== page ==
Small in Japan

Adventures in Far East Asia


Day 1 Part 1
Day 3 Part 1
Day 5 Part 1
Day 7 Part 1
Day 1 Part 2
Day 3 Part 2
Day 5 Part 2
Day 7 Part 2
Day 2 Part 1
Day 4 Part 1
Day 6 Part 1
Day 8 Part 1
Day 2 Part 2
Day 4 Part 2
Day 6 Part 2

Day 3 Part 1

Monorail, monorail, monorail!

The third day, we were heading out to Odaiba island. It's kind of an artificial penninsula, and the best way to get there would be the monorail called Yurikamome. But first things first. The day always begins with us collecting Sven from his hotel and then heading out to "his" supermarket. He buys algae-rice-fish and beer, we just wonder about the other products (see pic) and then we go down to the station. This particular morning, it was raining for the first time since our arrival. I took it like a man and got wet - after all, it was no rainstorm - and Sven decided to buy an umbrella (ella, ella, eh, eh) at a tiny store that looked like a warehouse. Like an abandoned warehouse. In China. Or worse. However, the umbrella was very cheap (100 Yen), and so he was protected. Oliver decided to make an idiot out of himself by using the hood of his jacket and pulling it into his face as far as could be. Only his glasses stuck out. In the light rain, he looked like a complete moron, especially when positioned next to someone without any protection at all and a man with a small, rosé-coloured umbrella. Unluckily, I didn't take a photo of him that morning; at least, Sven and I had a good laugh (without him noticing, of course).

odd stuffcheap stuff

A little stray from the original road: Did I tell you about the tininess of Japanese trucks? In fact, in this picture, this is a dump truck. But it's only the size of a van. I thought this was pretty clever, as you never drive around with a machine too big for the task. But, as a Japanese salesman told me, it's only because some of the roads are too narrow for "real" trucks to pass through. So, he destroyed my view of Japan that everything is just adequate to the task. I even started to like the small cars with the powerless engines, because they felt quite right in the middle of a city where speeding is something you just would not do. (I would, actually ;-) )

smaller is better

When we arrived at Ueno station, we had to take a walk to reach the monorail station. This, or we had to pay extra for the next ride. But we were fit, healthy and eager to see Tokyo, and so we took a walk through the flashier district of the town. We passed a great deal of high-class stores, but since it was 10 am, none of them had opened yet. And then we had the pleasure to see just another construction site. THe road workers were busily waving their lightsabers, and about 2 of the 8 people there really worked. Amazingy enough, today I know that this is typical of Tokyo, not of Japan. In other cities, there is not that much time pressure and therefore less workers.

I am your father Luke

We finally found the Yurikamome railway station and boarded the monorail. It was pretty packed, and we even had to stand on our way to Odaiba. The people on that train, especially, used their mobile phones or Sony PSPs to watch TV. In subways, they don't, I think it's a reception thing. On our way out of the city and onto the island, we could have a nice look around, although it was a rather cloudy and slightly rainy morning. We passed high-rise buildings as well as some storehouses lose to the harbor. Some buildings of Odaiba came into view, but I'll tell you about that later. First and foremost, we were headed to the Tokyo Big Sight, because Sven had to collect some stuff for the marathon from an exhibition there. The Big Sight is a convention center with rather unusual architecture. The coolest thing about it was, although looking kind of big, it is much bigger on the inside, as it stretches over some ground floors in several wings. When we first entered it and wanted to go to the Tokyo marathon exhibition, we got lost!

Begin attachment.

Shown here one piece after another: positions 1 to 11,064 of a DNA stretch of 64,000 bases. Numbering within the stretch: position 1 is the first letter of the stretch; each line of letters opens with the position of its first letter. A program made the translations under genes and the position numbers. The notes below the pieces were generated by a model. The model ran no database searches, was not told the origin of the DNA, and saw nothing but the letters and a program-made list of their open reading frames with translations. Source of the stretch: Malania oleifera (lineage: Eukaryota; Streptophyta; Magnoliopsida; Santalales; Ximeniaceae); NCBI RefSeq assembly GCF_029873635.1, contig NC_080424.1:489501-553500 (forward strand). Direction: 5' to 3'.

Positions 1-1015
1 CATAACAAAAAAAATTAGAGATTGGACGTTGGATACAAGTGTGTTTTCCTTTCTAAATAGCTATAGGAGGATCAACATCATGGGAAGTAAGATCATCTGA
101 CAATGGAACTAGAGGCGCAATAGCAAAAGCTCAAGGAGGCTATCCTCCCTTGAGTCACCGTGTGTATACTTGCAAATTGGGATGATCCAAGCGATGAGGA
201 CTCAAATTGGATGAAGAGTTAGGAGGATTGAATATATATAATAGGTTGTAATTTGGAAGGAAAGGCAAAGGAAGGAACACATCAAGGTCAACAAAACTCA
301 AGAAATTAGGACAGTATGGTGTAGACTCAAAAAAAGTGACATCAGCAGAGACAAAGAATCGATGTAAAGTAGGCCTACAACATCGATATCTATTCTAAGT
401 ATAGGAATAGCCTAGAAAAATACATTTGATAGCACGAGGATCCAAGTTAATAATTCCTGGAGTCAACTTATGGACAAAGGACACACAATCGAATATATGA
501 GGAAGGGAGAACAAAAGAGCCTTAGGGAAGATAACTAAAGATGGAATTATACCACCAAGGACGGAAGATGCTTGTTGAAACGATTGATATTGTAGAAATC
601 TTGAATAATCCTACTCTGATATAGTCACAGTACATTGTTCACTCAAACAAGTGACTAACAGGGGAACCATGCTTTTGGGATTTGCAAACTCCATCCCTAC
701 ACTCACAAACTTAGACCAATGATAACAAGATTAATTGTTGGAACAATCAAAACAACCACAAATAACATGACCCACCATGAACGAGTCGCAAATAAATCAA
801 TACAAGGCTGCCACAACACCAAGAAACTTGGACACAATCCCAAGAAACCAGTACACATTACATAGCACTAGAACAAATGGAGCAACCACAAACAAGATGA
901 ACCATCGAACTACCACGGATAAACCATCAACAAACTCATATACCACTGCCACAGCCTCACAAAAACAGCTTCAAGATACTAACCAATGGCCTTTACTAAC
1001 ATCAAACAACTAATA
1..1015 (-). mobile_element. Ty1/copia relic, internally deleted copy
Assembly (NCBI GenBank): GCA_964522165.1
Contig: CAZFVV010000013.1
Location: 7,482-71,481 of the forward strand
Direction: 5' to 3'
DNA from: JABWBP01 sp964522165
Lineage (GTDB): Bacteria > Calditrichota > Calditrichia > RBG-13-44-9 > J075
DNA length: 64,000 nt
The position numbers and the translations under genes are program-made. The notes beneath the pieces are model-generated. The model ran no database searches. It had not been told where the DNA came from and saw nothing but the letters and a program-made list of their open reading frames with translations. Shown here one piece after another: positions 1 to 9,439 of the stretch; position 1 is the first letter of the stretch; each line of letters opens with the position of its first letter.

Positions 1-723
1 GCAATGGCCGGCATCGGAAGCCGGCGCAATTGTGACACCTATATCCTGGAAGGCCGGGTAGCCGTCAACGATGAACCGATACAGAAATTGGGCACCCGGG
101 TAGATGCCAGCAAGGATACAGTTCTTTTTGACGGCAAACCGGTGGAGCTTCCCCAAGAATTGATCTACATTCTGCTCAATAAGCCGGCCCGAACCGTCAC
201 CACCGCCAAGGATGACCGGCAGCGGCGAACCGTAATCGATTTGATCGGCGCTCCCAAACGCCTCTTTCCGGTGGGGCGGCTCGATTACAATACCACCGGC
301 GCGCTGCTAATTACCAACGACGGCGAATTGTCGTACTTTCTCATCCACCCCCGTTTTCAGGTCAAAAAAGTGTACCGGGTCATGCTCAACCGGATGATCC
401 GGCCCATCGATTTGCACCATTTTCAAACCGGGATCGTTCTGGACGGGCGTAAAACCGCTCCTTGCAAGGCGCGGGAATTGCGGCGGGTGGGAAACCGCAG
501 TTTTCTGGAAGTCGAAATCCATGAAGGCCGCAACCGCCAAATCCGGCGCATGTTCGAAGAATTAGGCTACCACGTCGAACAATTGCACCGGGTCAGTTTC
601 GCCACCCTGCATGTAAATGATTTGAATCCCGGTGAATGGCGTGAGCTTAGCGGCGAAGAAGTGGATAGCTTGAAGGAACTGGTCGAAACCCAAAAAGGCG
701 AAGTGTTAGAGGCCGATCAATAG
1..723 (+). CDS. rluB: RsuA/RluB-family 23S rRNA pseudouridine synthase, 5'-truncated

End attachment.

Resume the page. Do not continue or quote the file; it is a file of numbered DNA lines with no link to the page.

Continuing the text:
on the train we watch TVtrain kept a rollin all morning longarchitecture in helsinki

Sven was registered for the marathon and got some stuff, and then he wanted to spend some money on running equipment. We were bored and hungry and decided to leave the marathon expo and went beack to the entrance of Big Site. There, we remembered, was a restaurant. But on our way, we stumbled across another cool vending machine. This time, there were no drinks on offer but food. The picture gives away the product range:

make me hot

It goes like this: You insert a certain amount of money (around 3 Euros), and then the macine microwaves frozen food for you. There is a counter display at the front, telling the customers how many seconds are left until they get their meal. It really works, as we got some hot food out of it. But it's quite annoying when you're third in line, and everyone in front of you waits for 120 seconds each. But I absolutely wanted to use the machine - in fact, there were two of them next to each other - and we took our time. Oliver got some noodles, and I took seasoned chicken balls. They had the exact same taste as the ones that were on sale at McDonald's some years ago. A little disgusting, but not too much. I managed to use the chopsticks properly and was satisfied. We then took a look around until we met Sven again.

eating is good

Then, we went to the Anime fair that was held at Big Site on that day, too. Sven was quite interested, but we only knew very little about One Piece and Yu-Gi-Oh and all this stuff. We decided to split up again, and Oliver and I went thorugh quite quickly, taking some photos of the booth girls.Since I am not infected with "yellow fever," these girls had a hard time turning me on. At least I think that was their job. Here's a little run-down of the photos we took, and then we headed out to have a look at the rest of the island - more about that in part 2 of day 3.

you got yellow fever yet?